Sports iLab’s Angela Ruggiero on the Converging Fields of Sports and Technology

By Kaitlin Milliken, Staff Writer

The Olympics have always attracted the top athletes from around the world. But while events like the marathon and wrestling have stayed pretty much the same for centuries, the way fans consume content has evolved.

Now, teams, franchises, and even the Olympics must embrace new technology to keep up with fan expectations and viewing habits.

Angela Ruggiero has experience both as an athlete and an innovator. Formerly a member of the U.S. Women’s Ice Hockey Team, Ruggiero is a four-time Olympian—and four-time medalist. Today, she is the CEO of the Sports Innovation Lab, a market research company that looks at technology trends in sports.

“[M]y whole background was in sports, whether I was on the field of play or spending a lot of time off the field of play on the International Olympic Committee or various Olympic boards,” Ruggiero said. “It gave me this amazing insight into how the business of sport was changing. [We] created the Sports Innovation Lab to help sort through that changing landscape. … Sports and tech at all levels is absolutely coming together, and we’re trying to sit in the middle of it.”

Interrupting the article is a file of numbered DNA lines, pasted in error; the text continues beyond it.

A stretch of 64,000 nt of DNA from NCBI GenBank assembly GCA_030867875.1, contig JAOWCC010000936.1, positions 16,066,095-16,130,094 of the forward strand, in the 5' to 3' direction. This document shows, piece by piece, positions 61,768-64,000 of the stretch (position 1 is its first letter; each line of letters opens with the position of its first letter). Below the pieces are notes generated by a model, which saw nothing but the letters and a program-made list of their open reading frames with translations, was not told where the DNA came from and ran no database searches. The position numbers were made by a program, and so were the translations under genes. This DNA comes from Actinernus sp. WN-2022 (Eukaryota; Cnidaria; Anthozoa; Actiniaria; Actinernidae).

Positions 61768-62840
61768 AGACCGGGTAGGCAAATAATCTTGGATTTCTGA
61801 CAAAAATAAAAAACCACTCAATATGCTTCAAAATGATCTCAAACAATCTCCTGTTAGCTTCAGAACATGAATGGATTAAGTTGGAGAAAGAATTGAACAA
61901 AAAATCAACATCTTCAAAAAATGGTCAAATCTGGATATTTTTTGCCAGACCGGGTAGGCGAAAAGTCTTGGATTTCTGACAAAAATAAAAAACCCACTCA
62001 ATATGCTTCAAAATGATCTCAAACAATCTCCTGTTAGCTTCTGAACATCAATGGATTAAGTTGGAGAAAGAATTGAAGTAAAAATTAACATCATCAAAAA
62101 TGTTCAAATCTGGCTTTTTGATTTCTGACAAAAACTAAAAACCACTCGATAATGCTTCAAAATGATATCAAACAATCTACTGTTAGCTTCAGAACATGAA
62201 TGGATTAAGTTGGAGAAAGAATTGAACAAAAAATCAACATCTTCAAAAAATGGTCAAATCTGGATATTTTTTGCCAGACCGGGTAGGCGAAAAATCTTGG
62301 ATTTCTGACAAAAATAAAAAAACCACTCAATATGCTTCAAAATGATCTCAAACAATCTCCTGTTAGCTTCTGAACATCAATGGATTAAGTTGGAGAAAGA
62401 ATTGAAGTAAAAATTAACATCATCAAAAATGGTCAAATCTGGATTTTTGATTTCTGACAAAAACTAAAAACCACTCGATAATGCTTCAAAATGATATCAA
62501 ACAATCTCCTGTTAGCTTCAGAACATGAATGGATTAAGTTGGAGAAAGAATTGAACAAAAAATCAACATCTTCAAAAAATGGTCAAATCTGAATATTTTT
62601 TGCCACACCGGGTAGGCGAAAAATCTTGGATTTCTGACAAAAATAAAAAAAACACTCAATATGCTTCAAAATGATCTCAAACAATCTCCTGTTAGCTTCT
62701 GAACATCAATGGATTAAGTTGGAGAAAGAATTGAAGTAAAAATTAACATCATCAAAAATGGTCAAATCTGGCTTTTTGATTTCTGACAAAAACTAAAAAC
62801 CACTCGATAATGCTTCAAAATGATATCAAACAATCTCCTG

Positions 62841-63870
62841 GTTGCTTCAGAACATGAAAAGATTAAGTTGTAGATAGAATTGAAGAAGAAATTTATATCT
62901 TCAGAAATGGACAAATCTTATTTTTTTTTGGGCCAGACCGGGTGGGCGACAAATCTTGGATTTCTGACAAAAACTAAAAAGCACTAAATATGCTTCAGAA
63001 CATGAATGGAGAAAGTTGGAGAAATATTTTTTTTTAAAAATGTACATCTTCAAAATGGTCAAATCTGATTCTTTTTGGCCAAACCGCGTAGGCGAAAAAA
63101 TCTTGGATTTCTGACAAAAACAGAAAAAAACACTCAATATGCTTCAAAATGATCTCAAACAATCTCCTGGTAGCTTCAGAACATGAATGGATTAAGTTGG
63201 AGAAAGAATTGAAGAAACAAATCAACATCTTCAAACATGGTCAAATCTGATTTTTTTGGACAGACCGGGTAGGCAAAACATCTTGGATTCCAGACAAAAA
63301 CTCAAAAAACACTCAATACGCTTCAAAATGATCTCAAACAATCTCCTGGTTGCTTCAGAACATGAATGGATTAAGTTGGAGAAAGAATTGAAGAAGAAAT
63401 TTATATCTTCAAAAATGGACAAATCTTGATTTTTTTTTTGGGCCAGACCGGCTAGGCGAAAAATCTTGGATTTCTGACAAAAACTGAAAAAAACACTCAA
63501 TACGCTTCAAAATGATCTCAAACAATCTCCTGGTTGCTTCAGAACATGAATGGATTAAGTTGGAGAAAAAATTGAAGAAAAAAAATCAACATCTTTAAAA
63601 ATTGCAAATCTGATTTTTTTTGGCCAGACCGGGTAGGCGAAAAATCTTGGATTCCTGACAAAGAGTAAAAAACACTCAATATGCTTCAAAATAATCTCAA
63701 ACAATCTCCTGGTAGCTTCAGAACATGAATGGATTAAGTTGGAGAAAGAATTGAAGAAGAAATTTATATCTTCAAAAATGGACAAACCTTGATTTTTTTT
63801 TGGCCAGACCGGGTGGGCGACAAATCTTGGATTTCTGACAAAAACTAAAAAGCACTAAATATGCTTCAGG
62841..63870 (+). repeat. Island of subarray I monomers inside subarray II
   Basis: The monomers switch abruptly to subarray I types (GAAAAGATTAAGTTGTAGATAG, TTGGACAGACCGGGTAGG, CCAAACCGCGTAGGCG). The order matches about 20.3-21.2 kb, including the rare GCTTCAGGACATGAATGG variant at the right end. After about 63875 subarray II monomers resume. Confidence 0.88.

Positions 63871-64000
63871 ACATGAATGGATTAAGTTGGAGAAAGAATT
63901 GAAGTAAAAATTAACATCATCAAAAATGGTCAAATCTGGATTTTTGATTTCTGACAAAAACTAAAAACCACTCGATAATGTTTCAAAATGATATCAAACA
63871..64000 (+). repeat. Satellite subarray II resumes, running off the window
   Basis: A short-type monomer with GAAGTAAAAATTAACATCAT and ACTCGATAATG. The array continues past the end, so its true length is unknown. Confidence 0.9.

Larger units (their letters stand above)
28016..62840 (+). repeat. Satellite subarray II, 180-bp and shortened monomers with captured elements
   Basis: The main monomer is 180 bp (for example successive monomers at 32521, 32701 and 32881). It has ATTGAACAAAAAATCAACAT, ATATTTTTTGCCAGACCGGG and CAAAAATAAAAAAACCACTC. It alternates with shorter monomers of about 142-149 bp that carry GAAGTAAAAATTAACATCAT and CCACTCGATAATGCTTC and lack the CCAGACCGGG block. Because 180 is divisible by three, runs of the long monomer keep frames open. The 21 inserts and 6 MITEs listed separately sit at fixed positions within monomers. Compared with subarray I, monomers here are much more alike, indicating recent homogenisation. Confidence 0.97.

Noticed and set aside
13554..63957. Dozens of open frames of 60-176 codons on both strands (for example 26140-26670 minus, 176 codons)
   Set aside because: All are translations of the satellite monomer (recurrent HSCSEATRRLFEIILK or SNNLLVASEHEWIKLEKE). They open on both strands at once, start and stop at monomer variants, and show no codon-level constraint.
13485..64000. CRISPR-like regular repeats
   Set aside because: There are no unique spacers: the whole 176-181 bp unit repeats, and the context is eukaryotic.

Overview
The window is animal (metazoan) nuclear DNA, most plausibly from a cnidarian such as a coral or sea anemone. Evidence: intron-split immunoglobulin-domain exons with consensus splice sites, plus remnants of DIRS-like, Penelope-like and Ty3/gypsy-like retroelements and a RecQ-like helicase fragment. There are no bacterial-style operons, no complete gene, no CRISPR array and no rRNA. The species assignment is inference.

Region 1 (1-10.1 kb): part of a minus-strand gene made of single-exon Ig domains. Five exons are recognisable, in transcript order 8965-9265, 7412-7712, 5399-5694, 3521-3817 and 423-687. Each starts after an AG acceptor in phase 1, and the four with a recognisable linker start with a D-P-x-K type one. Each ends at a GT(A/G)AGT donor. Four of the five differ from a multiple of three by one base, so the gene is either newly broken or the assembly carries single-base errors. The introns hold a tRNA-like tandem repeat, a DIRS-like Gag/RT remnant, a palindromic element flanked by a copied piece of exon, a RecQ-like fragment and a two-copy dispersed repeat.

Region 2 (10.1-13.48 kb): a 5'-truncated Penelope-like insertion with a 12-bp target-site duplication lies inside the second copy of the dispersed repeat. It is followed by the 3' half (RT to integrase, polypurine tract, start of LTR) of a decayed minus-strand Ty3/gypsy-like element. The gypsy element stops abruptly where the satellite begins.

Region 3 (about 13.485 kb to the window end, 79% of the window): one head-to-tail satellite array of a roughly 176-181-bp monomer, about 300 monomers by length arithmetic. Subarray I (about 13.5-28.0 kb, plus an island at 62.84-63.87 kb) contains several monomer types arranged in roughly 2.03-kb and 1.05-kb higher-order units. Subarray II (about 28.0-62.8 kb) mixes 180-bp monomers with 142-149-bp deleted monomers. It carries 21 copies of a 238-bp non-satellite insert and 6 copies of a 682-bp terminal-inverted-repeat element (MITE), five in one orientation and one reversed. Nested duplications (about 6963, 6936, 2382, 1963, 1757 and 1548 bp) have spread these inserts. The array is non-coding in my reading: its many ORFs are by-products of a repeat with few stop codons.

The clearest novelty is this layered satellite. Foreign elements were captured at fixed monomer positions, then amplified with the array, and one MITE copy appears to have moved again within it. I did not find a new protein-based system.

Innovation Leader interviewed Ruggiero for our podcast, Innovation Answered. Listen to the full interview or read selections from the conversation below.

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Innovation Leader: The Sports Innovation Lab focuses on the relationship between sports and technology. How do you see those two fields converging?

Ruggiero: They’re absolutely converging. That’s what I love. I love the power of sport. It changed my life. It brings people together. It keeps people healthy. It gives communities a sense of pride. Technology does a lot of the same things. It brings people together. It breaks down barriers.